Sound: A lot of the songs aren’t necessarily the rare tracks a fan might have discovered before now, but they do recycle previous material. The EP fits together rather nicely in its own right. This isn’t just a grab bag of scraps anymore. These songs can stand on their own, a handful of them dry and chattery reels that avoid the sounds if not the styles of their hits. After the infamous disappointments of the last album, fans might expect this collection to be a sign of the band’s entrance into an existential crisis…then again, Modest Mouse is often advertised and even exalted as a catalogue of melodic existential crises. One track that really stands out for anyone with such concerns is Whale Song, which testifies to a kernel of Modest Mouse’s screwy, monstrous old sound still trying to escape from the cause or effects of their recent assimilation into mainstream music. There’s hope yet that the band can reconcile all its forms with each other.

Lyrics: Repetitive, bitter, and independent. It’s a little irritating that someone with as much clout as Isaac Brock so loves to demonize God; you can’t help but feel he needs religion more than a believer sometimes, if only for commercial reasons. The important thing is that he gets his message across inside the flow of his songs, and it’s more catchy than preachy, not to mention it’s usually ambiguous enough to apply to anybody in your life you don’t like.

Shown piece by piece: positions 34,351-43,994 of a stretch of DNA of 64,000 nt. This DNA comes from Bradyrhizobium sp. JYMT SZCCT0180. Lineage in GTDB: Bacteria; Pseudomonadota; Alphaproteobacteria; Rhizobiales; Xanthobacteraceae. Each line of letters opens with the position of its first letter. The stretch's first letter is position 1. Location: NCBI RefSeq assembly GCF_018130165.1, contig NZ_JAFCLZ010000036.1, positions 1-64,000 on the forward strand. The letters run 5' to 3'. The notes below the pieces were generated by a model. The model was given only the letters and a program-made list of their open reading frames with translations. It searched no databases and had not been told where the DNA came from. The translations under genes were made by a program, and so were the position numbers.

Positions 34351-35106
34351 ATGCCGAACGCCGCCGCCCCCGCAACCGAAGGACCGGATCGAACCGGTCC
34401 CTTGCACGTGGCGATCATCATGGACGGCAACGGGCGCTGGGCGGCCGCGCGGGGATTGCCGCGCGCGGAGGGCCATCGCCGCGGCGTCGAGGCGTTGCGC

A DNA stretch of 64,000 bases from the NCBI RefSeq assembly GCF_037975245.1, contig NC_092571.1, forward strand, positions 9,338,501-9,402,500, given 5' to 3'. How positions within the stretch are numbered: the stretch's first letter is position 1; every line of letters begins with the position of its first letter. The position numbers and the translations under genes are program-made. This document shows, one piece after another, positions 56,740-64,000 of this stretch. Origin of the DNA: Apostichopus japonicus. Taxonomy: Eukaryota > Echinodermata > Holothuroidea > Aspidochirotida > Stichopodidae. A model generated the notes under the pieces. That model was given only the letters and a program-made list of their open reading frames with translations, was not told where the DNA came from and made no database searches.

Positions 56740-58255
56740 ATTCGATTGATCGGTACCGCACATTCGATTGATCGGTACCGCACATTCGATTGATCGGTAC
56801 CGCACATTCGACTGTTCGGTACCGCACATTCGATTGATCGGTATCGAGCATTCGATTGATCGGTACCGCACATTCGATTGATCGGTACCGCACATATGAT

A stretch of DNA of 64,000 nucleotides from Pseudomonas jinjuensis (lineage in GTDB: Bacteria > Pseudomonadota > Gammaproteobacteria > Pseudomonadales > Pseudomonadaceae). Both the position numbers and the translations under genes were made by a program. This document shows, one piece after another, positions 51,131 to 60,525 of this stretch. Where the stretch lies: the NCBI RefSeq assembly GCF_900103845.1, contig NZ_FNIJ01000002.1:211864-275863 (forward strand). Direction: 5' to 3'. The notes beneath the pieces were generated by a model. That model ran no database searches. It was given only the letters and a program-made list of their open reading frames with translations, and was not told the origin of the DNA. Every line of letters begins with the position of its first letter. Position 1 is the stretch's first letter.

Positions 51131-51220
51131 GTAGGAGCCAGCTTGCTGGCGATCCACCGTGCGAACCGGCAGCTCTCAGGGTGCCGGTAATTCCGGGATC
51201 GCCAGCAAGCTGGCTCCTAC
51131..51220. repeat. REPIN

Quick And Dirty: A worthwhile retracing of the band’s steps that does its part to expand and restore them. (♦♦♦♦)

Dandelion children.

Concept: Multi-genre band pursues pop rock and a bit of funk at their own peril.

Sound: To set the record straight, these guys are not Beck, and are not what you would call musical chameleons. Their electronica is their specialty, as evidenced by their lesser-known EP It’s Complicated Being A Wizard, featuring one twenty minute song with multiple movements of contrasting textures. The brief teases of this sound on every other new track are the only thing I can recall having listened to the entire album. Their attempt at rock is of the same quality you’d expect if The Decemberists tried their hand at experimental metal. The music is completely unoriginal, the vocal flourishes brain-dead. Chk-chk-chk is a far superior alternative in the narrow market for groove bands with a weak singer that ruins everything. What we get here on The Satanic Satanist is the unfortunate lovechild of Oasis and John Mayer, its parents smiling uncomfortably as it grins with a finger in its nose and accidentally kicks the ball offside in the final minutes of the Junior Varsity tournament. The yawns rarely cease in this centerpiece manifestation of tune-in drop-out philosophy.